Seven personal reflections on 2017

Even though I regularly incorporate a good amount of reflection in my life, December seems a natural point to take stock on perhaps a much greater scale.

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2017 has been pretty pants on a personal level. I’ve been dealing with a high amount of stress coupled with an abundance of personal issues. Without dwelling on the dark times too much I would rather look at what I’ve learned going into the new year.

If I had one big take away, it would be to let things go. This year has been a personal learning curve and with an exertion of time and effort, I’ve combatted stress and eliminated the waste from my life. I’ve tackled issues head first that I’d perhaps repressed over the years and have truly learned to stop dwelling on bygones. I can honestly say that I’ve left the past where it belongs.

2017 might have been a bummer and whilst I certainly wouldn’t wish the dark times again I wouldn’t change the past or live with regret. Having an abundance of time to work on myself was exactly what I needed. I believe that I’ve come out the other side feeling incredible and stronger than ever. It’s taken me a long time to get to a point where I can truly hand on heart feel incredible again.

It’s incredible to think about my mindset change over the year. I for one am beyond excited to head into 2018 with a determination on my face, plans up my sleeve and ambition by my side.

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What have I learned?

Letting go. First and foremost, I’ve learned to stop dwelling on the negative. Holding onto negative energy has repercussions far beyond the obvious annoyances. It seeps into general life and snowballs into having greater effects on the mind and body, such as tension headaches, grudges, pent-up stress, to name a few. It’s not just the extensive issues either – it’s those little everyday niggles that in hindsight should not matter. If you’re struggling with similar things a good question to ask yourself: will this really matter a year from now? Probably not. So why let it take prime time in your conscious now?

Stopping moaning. I notice a default setting for a lot of people is to just moan about anything and everything. I still find it tough spending too much time around particularly negative people because I’m aware of the potential rubbing off effects. If you’ve read my toxic people post you’ll understand that I went through a period of working out who was good for me and who was creating toxicity in my life.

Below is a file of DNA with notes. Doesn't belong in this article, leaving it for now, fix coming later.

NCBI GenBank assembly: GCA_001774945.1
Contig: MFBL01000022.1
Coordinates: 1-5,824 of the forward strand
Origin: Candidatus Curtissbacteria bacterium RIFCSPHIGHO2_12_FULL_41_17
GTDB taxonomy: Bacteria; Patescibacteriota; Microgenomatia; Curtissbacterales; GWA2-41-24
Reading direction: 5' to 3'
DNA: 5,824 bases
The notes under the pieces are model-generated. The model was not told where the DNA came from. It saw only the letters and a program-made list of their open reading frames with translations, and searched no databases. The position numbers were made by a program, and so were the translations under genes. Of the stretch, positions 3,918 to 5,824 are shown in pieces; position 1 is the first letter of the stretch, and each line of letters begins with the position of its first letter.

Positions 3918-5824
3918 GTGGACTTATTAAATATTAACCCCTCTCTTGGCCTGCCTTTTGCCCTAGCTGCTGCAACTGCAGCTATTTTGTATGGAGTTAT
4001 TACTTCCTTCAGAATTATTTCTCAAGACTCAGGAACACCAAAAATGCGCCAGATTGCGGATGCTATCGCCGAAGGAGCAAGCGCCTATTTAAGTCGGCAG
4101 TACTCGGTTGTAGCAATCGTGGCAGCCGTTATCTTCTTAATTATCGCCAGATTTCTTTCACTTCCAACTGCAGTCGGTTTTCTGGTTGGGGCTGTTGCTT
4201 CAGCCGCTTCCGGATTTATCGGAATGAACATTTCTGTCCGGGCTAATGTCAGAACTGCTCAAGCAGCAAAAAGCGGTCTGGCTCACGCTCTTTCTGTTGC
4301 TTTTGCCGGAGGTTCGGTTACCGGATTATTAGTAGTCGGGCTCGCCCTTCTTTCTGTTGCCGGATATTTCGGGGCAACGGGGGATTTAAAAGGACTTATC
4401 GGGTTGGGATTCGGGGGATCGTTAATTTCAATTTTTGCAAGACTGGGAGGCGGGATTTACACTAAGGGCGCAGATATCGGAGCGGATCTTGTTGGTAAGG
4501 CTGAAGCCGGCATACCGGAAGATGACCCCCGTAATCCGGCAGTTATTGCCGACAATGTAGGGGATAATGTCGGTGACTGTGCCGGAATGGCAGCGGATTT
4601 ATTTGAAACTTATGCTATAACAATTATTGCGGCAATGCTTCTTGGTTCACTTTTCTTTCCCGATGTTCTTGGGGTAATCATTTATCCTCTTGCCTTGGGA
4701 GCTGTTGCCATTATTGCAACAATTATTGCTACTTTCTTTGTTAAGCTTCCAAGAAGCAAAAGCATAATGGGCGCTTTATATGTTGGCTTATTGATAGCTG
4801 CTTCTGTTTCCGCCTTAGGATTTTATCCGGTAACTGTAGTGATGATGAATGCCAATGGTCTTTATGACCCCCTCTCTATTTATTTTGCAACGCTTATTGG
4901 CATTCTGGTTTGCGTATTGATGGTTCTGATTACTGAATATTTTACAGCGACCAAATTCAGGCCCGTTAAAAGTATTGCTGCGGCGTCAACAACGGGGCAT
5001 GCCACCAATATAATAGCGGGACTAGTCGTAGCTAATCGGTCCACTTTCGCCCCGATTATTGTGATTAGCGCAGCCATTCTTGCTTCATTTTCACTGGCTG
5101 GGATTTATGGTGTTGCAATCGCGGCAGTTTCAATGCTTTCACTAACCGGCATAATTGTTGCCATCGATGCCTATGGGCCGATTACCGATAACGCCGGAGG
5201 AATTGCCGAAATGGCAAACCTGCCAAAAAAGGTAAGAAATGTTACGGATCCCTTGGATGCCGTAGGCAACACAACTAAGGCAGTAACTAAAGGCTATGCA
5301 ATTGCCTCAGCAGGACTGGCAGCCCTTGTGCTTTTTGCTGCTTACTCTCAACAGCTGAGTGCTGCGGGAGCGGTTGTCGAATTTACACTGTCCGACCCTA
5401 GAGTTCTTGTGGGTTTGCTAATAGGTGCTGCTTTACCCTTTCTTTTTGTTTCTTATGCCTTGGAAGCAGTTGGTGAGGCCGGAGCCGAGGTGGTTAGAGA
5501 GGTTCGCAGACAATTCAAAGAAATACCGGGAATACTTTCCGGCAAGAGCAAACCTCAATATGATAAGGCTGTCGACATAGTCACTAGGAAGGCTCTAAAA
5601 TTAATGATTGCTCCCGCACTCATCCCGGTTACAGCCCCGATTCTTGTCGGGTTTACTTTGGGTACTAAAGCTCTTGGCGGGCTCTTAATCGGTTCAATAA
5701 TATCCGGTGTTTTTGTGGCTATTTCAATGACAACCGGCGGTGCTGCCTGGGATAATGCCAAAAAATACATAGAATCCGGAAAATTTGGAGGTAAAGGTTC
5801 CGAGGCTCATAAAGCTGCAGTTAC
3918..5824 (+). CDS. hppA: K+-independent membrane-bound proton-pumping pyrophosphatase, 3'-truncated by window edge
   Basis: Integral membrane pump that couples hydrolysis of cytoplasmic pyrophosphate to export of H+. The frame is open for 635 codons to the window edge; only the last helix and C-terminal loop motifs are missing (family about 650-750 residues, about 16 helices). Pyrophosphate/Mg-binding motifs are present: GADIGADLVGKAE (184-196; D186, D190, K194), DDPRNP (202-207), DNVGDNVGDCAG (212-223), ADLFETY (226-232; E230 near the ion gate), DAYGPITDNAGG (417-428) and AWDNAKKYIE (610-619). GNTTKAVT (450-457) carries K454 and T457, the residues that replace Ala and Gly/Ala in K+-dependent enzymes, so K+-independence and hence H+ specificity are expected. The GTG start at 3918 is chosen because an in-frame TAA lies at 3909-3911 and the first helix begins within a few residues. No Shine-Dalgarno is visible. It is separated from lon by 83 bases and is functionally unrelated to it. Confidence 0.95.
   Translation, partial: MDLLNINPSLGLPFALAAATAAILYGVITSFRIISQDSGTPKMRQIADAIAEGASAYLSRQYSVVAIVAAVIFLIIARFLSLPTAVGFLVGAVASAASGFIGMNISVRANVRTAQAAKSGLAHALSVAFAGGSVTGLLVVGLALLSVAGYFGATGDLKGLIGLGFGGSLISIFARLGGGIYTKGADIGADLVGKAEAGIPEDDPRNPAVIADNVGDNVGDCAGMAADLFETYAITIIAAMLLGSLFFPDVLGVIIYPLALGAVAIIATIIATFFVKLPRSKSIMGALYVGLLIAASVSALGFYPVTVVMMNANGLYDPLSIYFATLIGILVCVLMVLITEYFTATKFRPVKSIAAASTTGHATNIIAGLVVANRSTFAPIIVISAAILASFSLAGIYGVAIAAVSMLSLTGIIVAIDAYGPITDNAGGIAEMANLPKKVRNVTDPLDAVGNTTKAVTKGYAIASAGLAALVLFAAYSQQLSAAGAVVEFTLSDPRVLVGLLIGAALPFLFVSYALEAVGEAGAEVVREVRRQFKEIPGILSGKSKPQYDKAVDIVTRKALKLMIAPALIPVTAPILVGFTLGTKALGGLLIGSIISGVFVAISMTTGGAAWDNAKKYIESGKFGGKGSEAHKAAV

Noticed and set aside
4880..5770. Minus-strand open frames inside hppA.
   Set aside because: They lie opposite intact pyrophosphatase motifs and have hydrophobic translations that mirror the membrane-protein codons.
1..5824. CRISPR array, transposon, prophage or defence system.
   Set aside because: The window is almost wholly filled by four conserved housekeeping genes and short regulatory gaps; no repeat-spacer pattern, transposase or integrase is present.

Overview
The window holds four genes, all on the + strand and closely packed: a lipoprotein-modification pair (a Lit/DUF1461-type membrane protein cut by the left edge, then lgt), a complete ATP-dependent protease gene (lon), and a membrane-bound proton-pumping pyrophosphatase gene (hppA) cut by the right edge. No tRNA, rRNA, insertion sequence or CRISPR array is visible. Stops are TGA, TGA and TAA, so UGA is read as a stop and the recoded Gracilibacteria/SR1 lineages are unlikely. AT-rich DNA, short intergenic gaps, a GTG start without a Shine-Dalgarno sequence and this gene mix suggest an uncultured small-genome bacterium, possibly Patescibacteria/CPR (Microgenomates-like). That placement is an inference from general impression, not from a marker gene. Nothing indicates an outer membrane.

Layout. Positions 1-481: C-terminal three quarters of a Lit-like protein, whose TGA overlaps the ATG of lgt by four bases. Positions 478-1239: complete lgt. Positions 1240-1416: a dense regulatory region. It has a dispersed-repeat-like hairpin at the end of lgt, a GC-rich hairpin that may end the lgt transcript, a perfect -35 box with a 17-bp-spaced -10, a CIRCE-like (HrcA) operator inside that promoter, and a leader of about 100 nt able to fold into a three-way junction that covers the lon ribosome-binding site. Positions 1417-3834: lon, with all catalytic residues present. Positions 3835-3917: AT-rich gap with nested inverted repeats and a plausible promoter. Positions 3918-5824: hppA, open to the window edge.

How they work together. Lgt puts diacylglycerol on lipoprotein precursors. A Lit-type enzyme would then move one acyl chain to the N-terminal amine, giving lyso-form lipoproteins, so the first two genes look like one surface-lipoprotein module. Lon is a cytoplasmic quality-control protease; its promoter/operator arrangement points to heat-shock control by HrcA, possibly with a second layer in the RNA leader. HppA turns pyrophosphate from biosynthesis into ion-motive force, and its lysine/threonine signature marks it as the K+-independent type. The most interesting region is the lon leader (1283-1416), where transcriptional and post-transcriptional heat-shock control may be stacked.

Stopping being reactive. I noticed waking up feeling stressed at the number of notifications, messages and emails on my phone. In hindsight what I was doing was training my brain to be reactive and to deal with the demands of others, rather than my own. It was also feeding into my feelings of being overwhelmed which put further undue stress on my body. The way I combatted this was through decluttering digital waste (below). Now I wake up to feeling stress free.

Digital decluttering. I switched my phone onto do not disturb in the mornings and evenings and I turned my notifications off. The first and last hour of my day is my time and completely uncompromised. There’s scientific evidence that demonstrates that notifications on digital devices feed into the dopamine cycles and addiction pathways in the brain. I.e. you get that initial fix and unsatisfyingly seek more. I was surprised at the effect it was having on me. Now I reduce my brain with collateral and am more than content to engage in being more proactive and productive.

Clearing my mind. Carving out distraction free ‘me‘ time is when I am my most creative. Clarity of mind enables me to operate in my most proactive state; and taking time to really think, write or journal, enables me to reflect, plan and learn. I express gratitude, reflect and learn, which in turn boosts my happiness and self-efficacy.  2018 will include more of this and will be about getting back to being on my own personal agenda.

Seeking support. I can be pretty stubborn at times (I’m working on it!). I like to think I’m invincible and also really dislike feeling defeated, so asking for help can be somewhat uncomfortable for me. However, opening myself up to a number of people and asking for their help or patience has been one of my turning points this year. I felt  overwhelmed with love and support and incredibly grateful for having such amazing people in my life.

Writing as personal therapy. I’ve developed a newfound found love for writing, be it to do lists, journaling or blogging about things I care about. The cathartic process of writing enables me to clear my mind and gain insight into where my passions lie.

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I could write so much more about 2017 but these are a snippet of my learnings.

What have you learned in 2017?

Thanks for reading 🙂

Lianne x